As if Tiger Woods doesn't face a big enough challenge to regain his former predominance, one of the biggest punchbags of his hegemony claims to be inspired whenever he is in his presence. Phil Mickelson is the former whipping boy who has finally grasped hold of the whip.
Sunday was the fifth time in succession that Mickelson has won the individual battle with Woods when paired with him in the final round – and the third time he was won the tournament, too. It wasn't even close, with Mickelson scoring a 64 to Woods' 75. Contrast this humiliating 11-shot swing, as Woods finished 15th, with the early days when, as Mickelson put it, "I got spanked pretty good".
Yet now, with Woods having gone 823 days since his last official win, Mickelson feels a player reborn when standing next to the man in the red shirt. "I love playing with him," said the 40-year-old after winning his 40th PGA Tour title. "He brings out the best golf in me. I just seem more focused."
The evidence is written all over his results sheet. Before his win at Pebble Beach in the AT&T Championship, Mickelson's best performance since finishing runner-up at July's Open was 10th, as he hurtled out of the world's top 10. With his wife still being treated for breast cancer, his own arthritis problems and his 10-year-old daughter, Sophia, recovering from a seizure, Mickelson arrived on the Monterey Peninsula a 25-1 shot. Those odds seemed justified when he struggled through his first nine on Friday's second round. But then a gee-up from wife Amy saw him come back in 29 and, after losing further ground on Saturday, a date with Tiger motivated him to overcome the six-shot deficit he had with Charlie Wi.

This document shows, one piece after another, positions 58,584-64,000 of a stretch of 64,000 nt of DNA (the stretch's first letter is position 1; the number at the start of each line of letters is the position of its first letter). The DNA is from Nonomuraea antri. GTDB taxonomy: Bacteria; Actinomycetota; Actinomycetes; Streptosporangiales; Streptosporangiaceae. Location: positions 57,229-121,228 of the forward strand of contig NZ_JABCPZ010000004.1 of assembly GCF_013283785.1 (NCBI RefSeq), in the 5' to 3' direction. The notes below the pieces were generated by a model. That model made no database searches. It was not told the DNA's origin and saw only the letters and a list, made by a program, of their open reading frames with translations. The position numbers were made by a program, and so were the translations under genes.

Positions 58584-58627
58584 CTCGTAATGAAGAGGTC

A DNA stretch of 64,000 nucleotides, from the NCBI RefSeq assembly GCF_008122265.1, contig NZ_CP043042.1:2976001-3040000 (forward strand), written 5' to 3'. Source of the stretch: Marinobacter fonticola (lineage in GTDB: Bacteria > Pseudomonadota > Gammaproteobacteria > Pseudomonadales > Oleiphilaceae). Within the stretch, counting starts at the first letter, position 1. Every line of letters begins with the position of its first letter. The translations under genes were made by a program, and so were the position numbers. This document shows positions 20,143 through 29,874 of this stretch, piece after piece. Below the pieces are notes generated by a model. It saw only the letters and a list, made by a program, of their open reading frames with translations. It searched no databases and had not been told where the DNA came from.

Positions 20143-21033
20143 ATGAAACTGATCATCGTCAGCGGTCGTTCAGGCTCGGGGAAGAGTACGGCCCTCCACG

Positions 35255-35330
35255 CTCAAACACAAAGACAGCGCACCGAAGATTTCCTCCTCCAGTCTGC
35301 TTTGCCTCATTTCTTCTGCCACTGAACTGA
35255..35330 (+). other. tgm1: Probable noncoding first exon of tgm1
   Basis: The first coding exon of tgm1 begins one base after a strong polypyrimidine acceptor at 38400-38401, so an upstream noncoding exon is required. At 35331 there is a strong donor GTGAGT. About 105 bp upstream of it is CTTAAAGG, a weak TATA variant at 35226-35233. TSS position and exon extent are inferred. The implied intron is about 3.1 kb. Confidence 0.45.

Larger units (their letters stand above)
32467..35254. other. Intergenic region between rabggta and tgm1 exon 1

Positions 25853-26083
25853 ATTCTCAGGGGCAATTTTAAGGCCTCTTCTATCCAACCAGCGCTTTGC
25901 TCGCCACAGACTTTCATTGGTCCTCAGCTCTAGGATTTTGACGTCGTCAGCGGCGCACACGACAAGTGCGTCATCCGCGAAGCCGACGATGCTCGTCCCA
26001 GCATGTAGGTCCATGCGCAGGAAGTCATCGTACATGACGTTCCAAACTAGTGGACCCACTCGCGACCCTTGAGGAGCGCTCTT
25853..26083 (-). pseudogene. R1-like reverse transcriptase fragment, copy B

"This is one of the more emotional victories I've had, and the reason is, I've had some doubt these last couple of weeks," said Mickelson, who rose back to No 11 in the rankings.
Mickelson, who joins the world No 1 Luke Donald at this week's Northern Trust Open at Riviera, while the former world No 1 returns to his personal driving range with his coach Sean Foley, had some positive words for Woods. "It's such a night and day difference," he said of Woods' ball-striking. "He used to hook, you were waiting for it, but now he's just striping it right at his target with a tiny little fade like he used to do."